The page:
Course faculty are required to report student absences (lack of online course interaction) in an online course. However, it is the prerogative of the faculty member to determine if work submitted after the day of deadline will or will not receive any points or credit. Be advised that course facilitators are discouraged from awarding points for late student work that is designed to contribute to the overall class community (e.g., bulletin board threads, group work).

Flex Program Additional Information

Excused Absences

Planned absences must be approved in advance by the Program Administrator.

In the event of an occurrence or emergency that necessitates missing any part of a Flex weekend lab, the procedure is as follows:

First contact should be the Program Director, coordinator, or manager. If the director, coordinator, or manager gives approval to proceed, the student next contacts the course online instructor to seek permission for an excused absence. If the course online instructor approves, the student must then contact the lab instructor to request approval for the absence. If all three (program coordinator/manager, online instructor, and lab instructor) agree, the student will be granted an excused absence. Failure to follow this sequence will result in an unexcused absence, which results in forfeiture of the right to review with the instructor all or any part of the material. This also includes taking written or practical exams. Unexcused absences are considered to be unprofessional behavior which could result in the final course grade being reduced by 5% to 10% and/or a referral to the Professional Misconduct Committee.

Unexcused Absences

Students are expected to make travel arrangements that permit them to attend the full lab sessions on each scheduled lab weekend. Arriving late or leaving early for travel is considered an unexcused absence except in cases of unavoidable conflicts or when approved in advance by the program coordinator.

Compliance with University Regulations

The University of St. Augustine for Health Sciences seeks resolution of all issues through the process of reason and expects all members of the University community to be governed by this principle. However, should a student, faculty member, staff member, visitor, invited guest, or other licensee, acting individually or collectively, while on University property engage in violence, destruction of property, or any act that disrupts or interferes with the functioning of the University or disturbs the academic processes of the classroom, and ignore or refuse to comply with official directives to desist, the University shall eject said violator from the campus or other University property. In addition, the University may seek to impose such penalties as provided by law. Where circumstances require, the University of St. Augustine for Health Sciences may employ injunctive procedures or call upon civil authority to maintain order. University students, faculty, or staff engaged in such acts are subject to immediate suspension and a subsequent hearing, which may lead to expulsion or dismissal.

Complaints Policy

The University of St. Augustine is committed to providing a learning and working environment in which complaints are addressed fairly and resolved promptly. All complaints are taken seriously. The procedure for handling complaints encourages informal conciliation, facilitates early resolution, and maintains individual privacy and confidentiality.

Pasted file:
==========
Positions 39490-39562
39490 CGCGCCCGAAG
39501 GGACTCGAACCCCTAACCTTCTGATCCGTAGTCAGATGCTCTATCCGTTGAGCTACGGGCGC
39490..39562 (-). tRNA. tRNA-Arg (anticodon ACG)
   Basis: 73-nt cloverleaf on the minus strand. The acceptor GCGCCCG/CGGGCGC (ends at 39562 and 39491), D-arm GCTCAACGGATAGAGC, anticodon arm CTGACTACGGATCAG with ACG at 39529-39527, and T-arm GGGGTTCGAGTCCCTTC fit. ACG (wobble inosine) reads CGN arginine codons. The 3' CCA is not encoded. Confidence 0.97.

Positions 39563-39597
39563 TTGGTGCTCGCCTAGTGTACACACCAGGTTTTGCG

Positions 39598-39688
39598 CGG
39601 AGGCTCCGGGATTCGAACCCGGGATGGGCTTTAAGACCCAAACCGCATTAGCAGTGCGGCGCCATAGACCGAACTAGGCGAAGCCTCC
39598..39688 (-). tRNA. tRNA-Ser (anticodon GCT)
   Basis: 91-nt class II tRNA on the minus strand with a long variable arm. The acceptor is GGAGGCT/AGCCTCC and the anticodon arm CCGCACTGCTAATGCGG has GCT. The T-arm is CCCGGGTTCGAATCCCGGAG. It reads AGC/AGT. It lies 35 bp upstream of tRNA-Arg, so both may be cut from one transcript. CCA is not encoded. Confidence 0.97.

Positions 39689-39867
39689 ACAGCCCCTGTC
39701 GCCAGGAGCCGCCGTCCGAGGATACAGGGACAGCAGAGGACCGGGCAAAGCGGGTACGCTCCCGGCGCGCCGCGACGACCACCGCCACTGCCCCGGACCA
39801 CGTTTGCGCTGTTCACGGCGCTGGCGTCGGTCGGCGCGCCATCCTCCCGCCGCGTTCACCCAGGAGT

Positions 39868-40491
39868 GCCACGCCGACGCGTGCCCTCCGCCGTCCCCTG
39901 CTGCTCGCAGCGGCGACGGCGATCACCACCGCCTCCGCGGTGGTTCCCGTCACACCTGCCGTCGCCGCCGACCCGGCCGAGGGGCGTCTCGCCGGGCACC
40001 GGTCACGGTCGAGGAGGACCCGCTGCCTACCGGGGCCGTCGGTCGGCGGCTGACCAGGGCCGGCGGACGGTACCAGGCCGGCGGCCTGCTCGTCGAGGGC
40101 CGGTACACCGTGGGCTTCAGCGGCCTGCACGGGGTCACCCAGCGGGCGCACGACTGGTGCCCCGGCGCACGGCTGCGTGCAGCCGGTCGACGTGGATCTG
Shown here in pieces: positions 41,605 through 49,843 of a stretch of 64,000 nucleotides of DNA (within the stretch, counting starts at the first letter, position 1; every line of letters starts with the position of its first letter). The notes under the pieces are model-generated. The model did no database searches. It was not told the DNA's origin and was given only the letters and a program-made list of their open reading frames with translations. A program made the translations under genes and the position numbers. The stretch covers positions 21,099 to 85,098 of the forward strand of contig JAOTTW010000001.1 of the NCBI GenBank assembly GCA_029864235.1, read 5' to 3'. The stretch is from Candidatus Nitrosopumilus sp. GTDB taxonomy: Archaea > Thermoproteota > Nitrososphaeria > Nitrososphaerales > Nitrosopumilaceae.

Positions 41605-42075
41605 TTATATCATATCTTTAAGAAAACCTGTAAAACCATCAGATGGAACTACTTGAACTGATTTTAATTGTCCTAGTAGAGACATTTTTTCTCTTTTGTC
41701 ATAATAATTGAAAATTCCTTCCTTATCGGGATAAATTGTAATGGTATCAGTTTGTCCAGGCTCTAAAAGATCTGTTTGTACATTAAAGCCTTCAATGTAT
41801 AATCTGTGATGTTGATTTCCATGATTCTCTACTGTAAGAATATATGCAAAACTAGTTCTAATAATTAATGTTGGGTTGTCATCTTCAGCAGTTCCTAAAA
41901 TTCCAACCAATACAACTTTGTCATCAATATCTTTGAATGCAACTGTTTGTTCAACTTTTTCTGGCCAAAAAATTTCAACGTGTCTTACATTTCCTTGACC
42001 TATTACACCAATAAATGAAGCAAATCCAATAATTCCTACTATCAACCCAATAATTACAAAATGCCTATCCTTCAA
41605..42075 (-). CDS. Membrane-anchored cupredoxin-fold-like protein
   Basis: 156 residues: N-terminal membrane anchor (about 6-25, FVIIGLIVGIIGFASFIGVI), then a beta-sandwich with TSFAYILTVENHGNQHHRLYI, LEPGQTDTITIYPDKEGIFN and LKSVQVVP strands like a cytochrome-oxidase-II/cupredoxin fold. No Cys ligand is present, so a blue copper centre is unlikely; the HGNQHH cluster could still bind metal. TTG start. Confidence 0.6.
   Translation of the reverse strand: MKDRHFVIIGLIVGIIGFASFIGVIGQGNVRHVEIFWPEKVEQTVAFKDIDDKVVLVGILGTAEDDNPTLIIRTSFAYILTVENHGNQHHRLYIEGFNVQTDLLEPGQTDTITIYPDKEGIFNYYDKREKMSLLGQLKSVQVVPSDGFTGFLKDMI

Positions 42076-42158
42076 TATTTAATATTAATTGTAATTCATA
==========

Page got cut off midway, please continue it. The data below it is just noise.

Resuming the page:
This policy covers three general types of complaints:

  • Student complaints
  • Complaints from individuals outside the University
  • Complaints from agencies outside the University

This policy does not cover complaints about incidents related to harassment. Complaints of this nature should be directed to the Director of Human Resources. Americans with Disabilities Act (ADA) discrimination complaints are also not covered under this policy and should be referred to Disability Services (see Student Handbook). Complaints regarding the sexual misconduct policy should be referred to the Title IX officer (see Student Handbook).

Student Complaints

  • Types of Student Complaints
    Students should utilize the following procedure for complaints about service, support, or assistance provided by academic, administrative, or support departments of the University. Student complaints include academic issues, such as instruction methodology, grading, testing, or assignments, or nonacademic matters, such as IT support, University services, facilities, policies, financial matters, etc. The following procedure is not for complaints regarding academic or professional misconduct appeals policies and procedures. Please refer to the Student Handbook for appeals processes.
  • Confidentiality
    All information submitted as part of a student complaint will be treated as confidential and will only be available to the appropriate/involved parties. The student should also respect the need for confidentiality throughout the complaint process. A student who submits a complaint should be aware that complete confidentiality cannot always be guaranteed if effective action is to be taken. Where a complaint is in reference to a specific individual, the complaint cannot be investigated if the student does not wish the allegation to be made known to that individual. Anonymous complaints will not be considered.
  • USAHS will provide for the Student Services Director or a designee, not directly involved in the area of the complaint, who will serve as an impartial representative of the institution in the complaint process.
  • No adverse action will be taken against a complainant as the result of the submission of a complaint through the USAHS complaint procedure.
  • Student Complaints Procedures